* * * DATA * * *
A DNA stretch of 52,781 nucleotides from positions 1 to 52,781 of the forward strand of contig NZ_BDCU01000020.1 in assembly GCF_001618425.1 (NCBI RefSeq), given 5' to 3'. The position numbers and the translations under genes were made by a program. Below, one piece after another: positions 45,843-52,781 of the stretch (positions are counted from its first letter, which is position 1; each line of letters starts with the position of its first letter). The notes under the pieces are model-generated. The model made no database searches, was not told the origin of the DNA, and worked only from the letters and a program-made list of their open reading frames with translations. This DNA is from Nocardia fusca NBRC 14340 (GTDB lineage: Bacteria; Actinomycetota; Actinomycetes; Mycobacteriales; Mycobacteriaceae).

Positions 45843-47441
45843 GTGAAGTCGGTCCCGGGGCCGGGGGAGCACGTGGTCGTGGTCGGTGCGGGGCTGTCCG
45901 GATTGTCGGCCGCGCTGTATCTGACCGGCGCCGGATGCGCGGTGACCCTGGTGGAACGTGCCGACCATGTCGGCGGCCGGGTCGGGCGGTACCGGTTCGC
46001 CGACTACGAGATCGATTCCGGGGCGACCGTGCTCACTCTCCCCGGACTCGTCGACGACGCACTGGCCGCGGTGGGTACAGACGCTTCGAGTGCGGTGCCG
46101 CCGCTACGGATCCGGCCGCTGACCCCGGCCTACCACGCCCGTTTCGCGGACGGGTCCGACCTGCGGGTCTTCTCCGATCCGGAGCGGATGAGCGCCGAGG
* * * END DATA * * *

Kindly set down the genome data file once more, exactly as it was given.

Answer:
A DNA stretch of 52,781 nucleotides from positions 1 to 52,781 of the forward strand of contig NZ_BDCU01000020.1 in assembly GCF_001618425.1 (NCBI RefSeq), given 5' to 3'. The position numbers and the translations under genes were made by a program. Below, one piece after another: positions 45,843-52,781 of the stretch (positions are counted from its first letter, which is position 1; each line of letters starts with the position of its first letter). The notes under the pieces are model-generated. The model made no database searches, was not told the origin of the DNA, and worked only from the letters and a program-made list of their open reading frames with translations. This DNA is from Nocardia fusca NBRC 14340 (GTDB lineage: Bacteria; Actinomycetota; Actinomycetes; Mycobacteriales; Mycobacteriaceae).

Positions 45843-47441
45843 GTGAAGTCGGTCCCGGGGCCGGGGGAGCACGTGGTCGTGGTCGGTGCGGGGCTGTCCG
45901 GATTGTCGGCCGCGCTGTATCTGACCGGCGCCGGATGCGCGGTGACCCTGGTGGAACGTGCCGACCATGTCGGCGGCCGGGTCGGGCGGTACCGGTTCGC
46001 CGACTACGAGATCGATTCCGGGGCGACCGTGCTCACTCTCCCCGGACTCGTCGACGACGCACTGGCCGCGGTGGGTACAGACGCTTCGAGTGCGGTGCCG
46101 CCGCTACGGATCCGGCCGCTGACCCCGGCCTACCACGCCCGTTTCGCGGACGGGTCCGACCTGCGGGTCTTCTCCGATCCGGAGCGGATGAGCGCCGAGG